Meeink would tell new recruits that they could join the skinheads and celebrate their heritage, but the irony of it all was that at skinhead meetings, no one ever talked about white heritage.
"It was always about 'Look at what they're doing. Look at what the Jews are doing, look at what the blacks are doing,'" Meeink said, adding "It's the biggest bait-and-switch in the world."
One day, Meeink was invited to appear on an ABC News program to talk about his beliefs. His TV show appearance catapulted him to fame and a leadership position in the movement.
Meeink used that power and fame to launch his own cable access TV show called "The Reich," which he described as a "Wayne's World" for racists.
"The Reich" ended after three episodes when Meeink was arrested at the studio after torturing a fellow skinhead whom he held hostage on Christmas Eve in 1992.
Meeink, then 17 years old, was tried and convicted as an adult and sentenced to three years in federal prison.
While he was incarcerated, Meeink formed relationships with other inmates who were people of color. Those relationships helped Meeink begin to think about changing his neo-Nazi views, but he said it didn't happen overnight.
"I didn't come out of prison going kumbaya."
In fact, Meeink's fame in the neo-Nazi movement catapulted him to leadership in the Aryan prison gang.
"Some people would say, 'Aren't the black dudes going to get you for being racist?' Everybody's racist in there," Meeink explained.
Over time, Meeink found that his relationships with black inmates, with whom he played sports in the prison yard, were in some ways better than his friendships with other white supremacists.
"When I found out my daughter was born, I didn't tell my Aryans, because all the older inmates and the Aryans were always like, 'Oh shit, now your girl's going to lose that baby weight, now she's going to look good again, you better get out there quick, she's going to hit everything,'" Meeink recalled.
"I hated hearing that s---," he said, "They thought they could joke with me like that, but it sat inside me when they would say s--- like that. I would think, maybe she is going to be hitting everything."
While his Aryans brothers teased him, Meeink said his black football teammates congratulated him and encouraged him after his daughter was born.
Getting out of prison and the neo-Nazi movement
When Meeink was released from prison, he returned to his skinhead crew in Philadelphia but found he didn't feel the same camaraderie when he came back.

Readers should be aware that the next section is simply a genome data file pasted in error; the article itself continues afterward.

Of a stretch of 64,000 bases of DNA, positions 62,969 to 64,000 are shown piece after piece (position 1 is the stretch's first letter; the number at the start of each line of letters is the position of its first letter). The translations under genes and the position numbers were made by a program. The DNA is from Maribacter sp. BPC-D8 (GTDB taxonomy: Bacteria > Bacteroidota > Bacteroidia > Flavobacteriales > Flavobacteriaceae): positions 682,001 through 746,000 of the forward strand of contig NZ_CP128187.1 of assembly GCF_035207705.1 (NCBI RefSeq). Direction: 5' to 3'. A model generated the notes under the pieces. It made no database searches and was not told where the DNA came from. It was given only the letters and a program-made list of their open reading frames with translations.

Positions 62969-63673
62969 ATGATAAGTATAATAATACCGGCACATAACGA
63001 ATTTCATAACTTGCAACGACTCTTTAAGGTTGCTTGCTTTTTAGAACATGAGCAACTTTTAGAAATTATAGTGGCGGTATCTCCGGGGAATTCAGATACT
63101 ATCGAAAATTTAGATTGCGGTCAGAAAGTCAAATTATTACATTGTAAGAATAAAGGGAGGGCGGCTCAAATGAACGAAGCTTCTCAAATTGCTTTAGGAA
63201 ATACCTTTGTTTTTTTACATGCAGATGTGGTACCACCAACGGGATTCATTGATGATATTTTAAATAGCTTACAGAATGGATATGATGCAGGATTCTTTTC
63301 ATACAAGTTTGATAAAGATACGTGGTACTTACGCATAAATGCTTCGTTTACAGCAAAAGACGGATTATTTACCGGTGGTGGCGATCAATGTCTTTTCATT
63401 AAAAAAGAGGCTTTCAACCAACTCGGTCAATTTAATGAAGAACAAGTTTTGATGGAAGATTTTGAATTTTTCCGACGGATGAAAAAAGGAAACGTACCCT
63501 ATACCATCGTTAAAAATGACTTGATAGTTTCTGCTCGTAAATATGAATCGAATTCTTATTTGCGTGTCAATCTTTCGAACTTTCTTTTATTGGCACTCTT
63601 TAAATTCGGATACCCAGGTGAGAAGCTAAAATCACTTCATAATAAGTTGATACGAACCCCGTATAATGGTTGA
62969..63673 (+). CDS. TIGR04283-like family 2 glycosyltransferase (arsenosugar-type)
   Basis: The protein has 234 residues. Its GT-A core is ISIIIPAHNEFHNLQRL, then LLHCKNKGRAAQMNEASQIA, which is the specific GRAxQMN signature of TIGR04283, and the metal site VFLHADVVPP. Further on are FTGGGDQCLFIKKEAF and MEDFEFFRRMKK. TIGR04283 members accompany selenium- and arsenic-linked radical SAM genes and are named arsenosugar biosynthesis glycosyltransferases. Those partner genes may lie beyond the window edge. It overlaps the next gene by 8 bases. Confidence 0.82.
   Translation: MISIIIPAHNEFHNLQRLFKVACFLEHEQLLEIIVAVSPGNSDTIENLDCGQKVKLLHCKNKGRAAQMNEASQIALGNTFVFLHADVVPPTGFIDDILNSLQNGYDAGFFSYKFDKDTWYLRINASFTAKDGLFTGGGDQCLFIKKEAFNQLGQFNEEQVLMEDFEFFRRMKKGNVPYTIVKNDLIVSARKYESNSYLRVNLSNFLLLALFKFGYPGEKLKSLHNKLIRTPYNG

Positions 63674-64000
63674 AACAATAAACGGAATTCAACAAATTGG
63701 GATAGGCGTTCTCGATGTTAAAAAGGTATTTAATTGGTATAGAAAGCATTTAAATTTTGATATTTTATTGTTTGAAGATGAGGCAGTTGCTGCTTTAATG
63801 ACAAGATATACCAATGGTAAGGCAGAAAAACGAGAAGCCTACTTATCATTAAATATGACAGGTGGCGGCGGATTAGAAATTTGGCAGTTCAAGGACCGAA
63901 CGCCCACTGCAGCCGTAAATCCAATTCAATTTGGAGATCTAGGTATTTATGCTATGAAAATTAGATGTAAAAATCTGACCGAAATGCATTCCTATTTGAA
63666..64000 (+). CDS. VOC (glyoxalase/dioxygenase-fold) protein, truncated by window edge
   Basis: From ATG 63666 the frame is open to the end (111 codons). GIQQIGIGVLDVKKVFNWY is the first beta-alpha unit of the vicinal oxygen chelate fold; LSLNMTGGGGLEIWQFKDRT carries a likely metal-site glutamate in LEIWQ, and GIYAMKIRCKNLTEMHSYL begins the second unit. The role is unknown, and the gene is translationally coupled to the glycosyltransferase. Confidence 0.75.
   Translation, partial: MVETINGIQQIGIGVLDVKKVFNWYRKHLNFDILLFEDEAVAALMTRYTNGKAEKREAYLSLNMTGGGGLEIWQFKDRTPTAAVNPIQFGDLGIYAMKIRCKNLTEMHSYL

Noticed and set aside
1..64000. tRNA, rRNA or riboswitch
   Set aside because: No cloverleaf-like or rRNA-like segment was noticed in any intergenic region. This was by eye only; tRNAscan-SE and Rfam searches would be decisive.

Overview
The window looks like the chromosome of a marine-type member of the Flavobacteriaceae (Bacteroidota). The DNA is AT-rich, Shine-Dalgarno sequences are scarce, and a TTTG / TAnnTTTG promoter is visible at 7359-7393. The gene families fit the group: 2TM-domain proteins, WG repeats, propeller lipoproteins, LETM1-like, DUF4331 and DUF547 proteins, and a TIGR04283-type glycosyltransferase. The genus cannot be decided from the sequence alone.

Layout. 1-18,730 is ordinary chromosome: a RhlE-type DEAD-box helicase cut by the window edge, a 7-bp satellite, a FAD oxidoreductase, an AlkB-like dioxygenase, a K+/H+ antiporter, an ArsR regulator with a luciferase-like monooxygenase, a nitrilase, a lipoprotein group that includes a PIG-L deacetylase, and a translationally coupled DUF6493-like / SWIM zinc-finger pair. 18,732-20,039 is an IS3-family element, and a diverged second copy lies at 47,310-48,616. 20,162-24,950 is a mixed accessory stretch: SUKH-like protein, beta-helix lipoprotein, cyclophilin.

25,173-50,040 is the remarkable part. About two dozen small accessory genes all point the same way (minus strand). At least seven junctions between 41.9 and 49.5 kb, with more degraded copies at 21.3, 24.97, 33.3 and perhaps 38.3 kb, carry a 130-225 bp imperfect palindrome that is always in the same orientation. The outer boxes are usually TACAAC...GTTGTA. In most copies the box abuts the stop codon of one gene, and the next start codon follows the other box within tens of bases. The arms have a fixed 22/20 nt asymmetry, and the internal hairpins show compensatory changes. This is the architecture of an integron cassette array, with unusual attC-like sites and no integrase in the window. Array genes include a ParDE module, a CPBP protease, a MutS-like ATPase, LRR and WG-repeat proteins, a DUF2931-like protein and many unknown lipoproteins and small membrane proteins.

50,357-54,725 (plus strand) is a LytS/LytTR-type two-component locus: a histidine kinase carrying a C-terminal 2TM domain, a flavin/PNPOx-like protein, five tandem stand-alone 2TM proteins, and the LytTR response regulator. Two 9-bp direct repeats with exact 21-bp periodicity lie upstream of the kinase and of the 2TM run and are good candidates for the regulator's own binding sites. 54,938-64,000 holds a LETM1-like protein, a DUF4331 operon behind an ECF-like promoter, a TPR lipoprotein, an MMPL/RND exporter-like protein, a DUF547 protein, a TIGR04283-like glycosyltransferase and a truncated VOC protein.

"When they started saying racist bulls--- sometimes, and they would say stuff, stupid stuff, all black people are like this, and I would think, that's not true," Meeink said.
"I wouldn't say that at the meeting out loud, I would say it in my head, 'That's f---ing stupid. Why would you even say that? I can't believe I'm friends with you.'"
By this time, Meeink said he had decided that he "was cool" with people of color, but in order to keep his seniority in the neo-Nazi movement, he continued to hate Jewish people.
He needed a job, but no one would hire a neo-Nazi felon. Then, one of Meeink's skinhead friends told him he could get him a job moving furniture at an antique show for three days at $100 a day.
Meeink's friend, who also worked at the furniture store, said he had told his boss, a Jewish man, about Meeink already.
"I said, 'Well, what's he say? He's a Jew, what's he say?'" Meeink recalled.
"He goes, 'He doesn't give a s--- what you believe, just don't break his f---ing furniture.'"
Meeink helped Keith Brookstein, the furniture store owner, that weekend at the show and went on to work in his store.
Meeink said he had held on to stereotypical ideas about Jewish people, but he found Brookstein continued to prove him wrong.
"He wasn't like anything, he was just a good f---ing human being in my life."
It was Brookstein's encouragement and mentoring that finally led Meeink to give up his neo-Nazi beliefs.
"I was beating my head against a wall there at the end to believe it," Meeink said. "Every racist, especially in America, we all make exceptions. We all fall for that bait-and-switch, but we also all make exceptions. You all know racist people in your life, and they all say 'Yeah, I hate black people except for John, John's cool.' So, because you know him, you like him. The other ones you don't know, those ones are horrible... I just got tired of saying that."
Defection to activism
Not long after Meeink left the neo-Nazi movement, Meeink watched on the news as 168 people died in the 1995 Oklahoma City bombing. Overcome with guilt after witnessing the domestic terror attack, Meeink contacted the Anti-Defamation League, a Jewish non-government organization dedicated to civil rights activism, to offer help in any way.
Since then, Meeink has been traveling the world giving lectures on racial diversity and acceptance. He's written an autobiography and he and other former neo-Nazi's formed a non-profit called Life After Hate, which aims to help individuals who want to get out of extremist movements.
Over the last two decades, Meeink said he's learned to use his power of speech, which he once used to recruit new neo-Nazis, to teach people about empathy and humility.
"What I think I learned is that there's this great weapon that has been handed to me and to others and you really have to use it in the right way," Meeink said.
Now, Meeink said he still uses those same lessons he learned to help coach and mentor kids on his youth ice hockey team.
"Be kind and gentle," Meeink said "Make sure if you have kids who look up to you show them love and show them respect an don't wave them off. You do like I do with them. You have to coach in life. That's it."